Pet trust

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A pet trust is a legal arrangement to provide care for a pet after its owner dies.[1] [2] A pet trust falls under trust law and is one option for pet owners. Options include honorary trusts, provisions in a will and traditional legal trusts.

Pet trusts stipulate that in the event of a grantor’s disability or death a trustee will hold property (cash, for example) “in trust” for the benefit of the grantor’s pets. The “grantor” (also called a settlor or trustor in some states) is the person who creates the trust, which may take effect during a person’s lifetime or at death. Payments to a designated caregiver(s) will is made on a regular basis.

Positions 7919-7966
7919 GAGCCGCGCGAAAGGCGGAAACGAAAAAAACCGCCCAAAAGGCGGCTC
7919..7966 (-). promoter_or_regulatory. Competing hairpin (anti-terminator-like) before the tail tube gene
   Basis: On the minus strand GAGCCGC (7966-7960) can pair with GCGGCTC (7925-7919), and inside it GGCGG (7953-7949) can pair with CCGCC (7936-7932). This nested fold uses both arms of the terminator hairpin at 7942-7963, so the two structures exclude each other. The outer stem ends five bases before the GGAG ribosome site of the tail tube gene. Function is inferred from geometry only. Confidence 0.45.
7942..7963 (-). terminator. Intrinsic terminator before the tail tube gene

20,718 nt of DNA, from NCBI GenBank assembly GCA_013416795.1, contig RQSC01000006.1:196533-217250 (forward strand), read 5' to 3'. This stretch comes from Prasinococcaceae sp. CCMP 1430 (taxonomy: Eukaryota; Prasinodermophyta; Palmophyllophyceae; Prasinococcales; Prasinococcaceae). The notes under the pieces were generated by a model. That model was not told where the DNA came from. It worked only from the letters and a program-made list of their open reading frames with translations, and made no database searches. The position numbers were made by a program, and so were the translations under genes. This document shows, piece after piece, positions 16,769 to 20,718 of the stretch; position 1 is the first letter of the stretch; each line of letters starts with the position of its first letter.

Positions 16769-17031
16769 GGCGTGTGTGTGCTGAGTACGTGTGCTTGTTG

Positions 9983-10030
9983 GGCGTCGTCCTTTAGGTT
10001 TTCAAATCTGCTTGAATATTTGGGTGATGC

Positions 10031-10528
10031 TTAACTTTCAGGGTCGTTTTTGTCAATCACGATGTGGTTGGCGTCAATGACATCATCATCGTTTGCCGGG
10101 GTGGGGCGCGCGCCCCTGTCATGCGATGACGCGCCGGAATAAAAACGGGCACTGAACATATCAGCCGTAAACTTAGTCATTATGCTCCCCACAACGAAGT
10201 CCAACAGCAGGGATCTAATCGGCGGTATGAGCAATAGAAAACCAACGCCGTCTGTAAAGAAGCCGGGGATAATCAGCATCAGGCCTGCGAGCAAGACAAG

Depending upon the state law, trusts usually continue for the life of the pet or 21 years, whichever occurs first. Some states allow a pet trust to continue for the life of the pet, without regard to a maximum duration of 21 years. This is particularly advantageous for companion animals who have longer life expectancies than cats and dogs, such as horses and parrots.

History[edit]

The development of pet trusts is part of the animal rights movement.[citation needed]

See also[edit]

References[edit]

  1. ^ Bressant-Kibwe, Kim (2001). "Legal Information: Pet Trust Primer". ASPCA. Archived from the original on 2003-10-08.  (Archived url).
  2. ^ Manning, Sue (June 22, 2011). "Pet estate planning: Not just for Leona Helmsley anymore". Associated Press on MSNBC.com. Retrieved 8 August 2011. 

External links[edit]